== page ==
These automated separators still require a manual step where the centrifuged whole blood is transferred to the separator. Since the 1990s, machines that integrate centrifugation and component separation in one process have been developed. This dynamic process has benefits, as variations in centrifugation speed and detection systems are applied to optimize separation of components, resulting in higher yields. Such devices exist for whole blood, that is separated into red cells, plasma, and either a buffy coat72,73 or an “intermediate platelet unit”74,75 that can be pooled without a secondary centrifugation step. Alternatively, the device can process buffy coat pools into a PC.76,77 In addition to the practical benefits (processing time, floor space, etc), a clear benefit is the reduction of the number of manual steps (each of which can go wrong and require extensive training of staff) and full documentation of the automated process. Though the underlying donor variation, for example hematocrit and platelet count, induce the largest variations in the final blood components, the use of electronic detection systems will result in a more standardized blood product with fewer outliers, and the average yield is higher.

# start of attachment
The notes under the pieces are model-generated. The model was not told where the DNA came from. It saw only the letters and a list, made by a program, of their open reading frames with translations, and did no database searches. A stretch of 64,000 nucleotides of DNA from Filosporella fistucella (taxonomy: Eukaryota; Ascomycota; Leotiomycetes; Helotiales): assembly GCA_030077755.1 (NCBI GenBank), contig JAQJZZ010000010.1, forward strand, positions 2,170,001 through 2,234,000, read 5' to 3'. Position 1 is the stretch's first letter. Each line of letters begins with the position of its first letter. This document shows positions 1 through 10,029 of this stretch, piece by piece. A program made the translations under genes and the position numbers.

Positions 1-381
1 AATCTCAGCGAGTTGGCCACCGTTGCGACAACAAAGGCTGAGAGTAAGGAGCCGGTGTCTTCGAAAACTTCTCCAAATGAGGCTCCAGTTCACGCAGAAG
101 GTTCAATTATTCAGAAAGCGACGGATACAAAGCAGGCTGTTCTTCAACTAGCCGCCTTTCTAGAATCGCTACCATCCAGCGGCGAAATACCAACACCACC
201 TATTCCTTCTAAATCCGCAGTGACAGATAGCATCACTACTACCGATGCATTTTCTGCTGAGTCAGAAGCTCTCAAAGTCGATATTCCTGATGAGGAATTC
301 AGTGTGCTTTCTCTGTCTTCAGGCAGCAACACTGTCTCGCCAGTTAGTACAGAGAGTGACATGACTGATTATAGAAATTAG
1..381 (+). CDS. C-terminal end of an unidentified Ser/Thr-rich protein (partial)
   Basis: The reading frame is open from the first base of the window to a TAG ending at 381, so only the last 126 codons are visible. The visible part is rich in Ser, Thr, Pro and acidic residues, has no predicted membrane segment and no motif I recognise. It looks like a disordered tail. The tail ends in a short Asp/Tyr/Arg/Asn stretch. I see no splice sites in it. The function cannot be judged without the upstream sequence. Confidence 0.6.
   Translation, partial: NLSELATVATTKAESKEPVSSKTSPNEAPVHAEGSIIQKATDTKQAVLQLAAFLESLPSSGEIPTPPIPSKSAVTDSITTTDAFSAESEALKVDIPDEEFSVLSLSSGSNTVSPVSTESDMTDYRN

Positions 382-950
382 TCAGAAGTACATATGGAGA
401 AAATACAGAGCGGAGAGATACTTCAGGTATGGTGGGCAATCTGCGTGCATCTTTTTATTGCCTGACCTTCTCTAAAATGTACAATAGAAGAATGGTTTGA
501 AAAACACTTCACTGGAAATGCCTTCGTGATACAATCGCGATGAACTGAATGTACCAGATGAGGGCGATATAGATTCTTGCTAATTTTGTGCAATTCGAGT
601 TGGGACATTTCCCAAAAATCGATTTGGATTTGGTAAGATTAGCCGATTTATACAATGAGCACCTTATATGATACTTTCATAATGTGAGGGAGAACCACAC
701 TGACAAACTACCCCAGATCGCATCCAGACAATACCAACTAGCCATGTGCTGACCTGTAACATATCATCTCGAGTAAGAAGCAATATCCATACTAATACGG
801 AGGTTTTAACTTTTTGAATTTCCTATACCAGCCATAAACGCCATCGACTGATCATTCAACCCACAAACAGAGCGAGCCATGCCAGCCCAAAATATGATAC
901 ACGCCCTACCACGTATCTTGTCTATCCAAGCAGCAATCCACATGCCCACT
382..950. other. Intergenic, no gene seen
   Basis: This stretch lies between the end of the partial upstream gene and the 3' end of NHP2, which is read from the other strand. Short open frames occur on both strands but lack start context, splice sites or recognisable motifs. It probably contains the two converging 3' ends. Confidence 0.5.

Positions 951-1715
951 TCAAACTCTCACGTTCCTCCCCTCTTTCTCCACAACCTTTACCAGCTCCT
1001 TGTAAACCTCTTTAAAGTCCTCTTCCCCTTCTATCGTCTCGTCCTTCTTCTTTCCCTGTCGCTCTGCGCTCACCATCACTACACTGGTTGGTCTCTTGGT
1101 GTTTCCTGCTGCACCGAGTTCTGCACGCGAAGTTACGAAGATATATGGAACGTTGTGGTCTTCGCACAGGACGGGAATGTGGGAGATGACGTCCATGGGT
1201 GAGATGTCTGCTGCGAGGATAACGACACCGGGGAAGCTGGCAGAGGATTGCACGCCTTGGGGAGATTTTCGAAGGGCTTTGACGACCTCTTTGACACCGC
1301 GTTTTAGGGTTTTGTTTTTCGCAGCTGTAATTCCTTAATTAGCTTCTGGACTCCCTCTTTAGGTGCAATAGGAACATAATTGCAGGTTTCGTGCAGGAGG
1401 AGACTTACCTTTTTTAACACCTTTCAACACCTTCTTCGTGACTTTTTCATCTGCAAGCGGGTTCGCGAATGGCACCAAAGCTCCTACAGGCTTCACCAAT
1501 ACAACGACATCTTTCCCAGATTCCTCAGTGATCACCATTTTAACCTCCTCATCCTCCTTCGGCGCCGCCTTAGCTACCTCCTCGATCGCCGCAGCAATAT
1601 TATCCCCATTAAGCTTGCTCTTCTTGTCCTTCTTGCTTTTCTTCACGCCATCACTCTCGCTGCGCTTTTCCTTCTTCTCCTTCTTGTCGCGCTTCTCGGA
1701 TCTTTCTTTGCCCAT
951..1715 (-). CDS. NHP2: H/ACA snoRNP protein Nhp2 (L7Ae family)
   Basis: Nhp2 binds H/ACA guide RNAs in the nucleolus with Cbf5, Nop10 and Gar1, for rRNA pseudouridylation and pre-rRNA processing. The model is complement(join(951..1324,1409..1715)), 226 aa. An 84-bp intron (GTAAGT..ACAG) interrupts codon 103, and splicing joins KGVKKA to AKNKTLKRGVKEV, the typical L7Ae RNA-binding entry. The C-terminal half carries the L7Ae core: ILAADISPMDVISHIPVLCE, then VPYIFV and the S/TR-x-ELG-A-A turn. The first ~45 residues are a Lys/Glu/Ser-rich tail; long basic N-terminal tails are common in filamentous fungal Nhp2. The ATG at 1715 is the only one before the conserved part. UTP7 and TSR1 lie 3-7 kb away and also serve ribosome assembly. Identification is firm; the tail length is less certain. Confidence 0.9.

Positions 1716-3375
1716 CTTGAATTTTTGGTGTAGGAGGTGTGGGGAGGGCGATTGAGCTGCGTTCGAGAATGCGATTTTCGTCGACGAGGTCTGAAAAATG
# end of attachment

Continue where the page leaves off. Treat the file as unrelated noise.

In the Amsterdam blood center, GMP and quality systems were introduced in the late 1980s. Automation was introduced in the 1990s, which has resulted in a rigorous standardization of the blood component preparation process as shown in an example for pooled buffy coats.78 Keeping in mind that the source material has its natural donor variation, the current process aims at products that are within specifications in at least 95% and preferably >99% of the tested units.4,5 Continuous monitoring of the process and quality control testing on a regular base allow timely interventions. In the Netherlands, in 2014, 434,000 units of leukoreduced RCCs were processed; all of the 1,475 randomly tested units met the Hb >40 g per unit specification and contained 52±5 g Hb (mean ± SD) and fewer than 1×106 leukocytes (100%, unpublished QC data). For the leukoreduced platelet pools from 5 BC in plasma in January 2015, 1,140 were processed and tested and contained 342±50×109 platelets (mean ± SD), 1% did not meet the minimum number of 235×109, and all contained <1×106 leukocytes.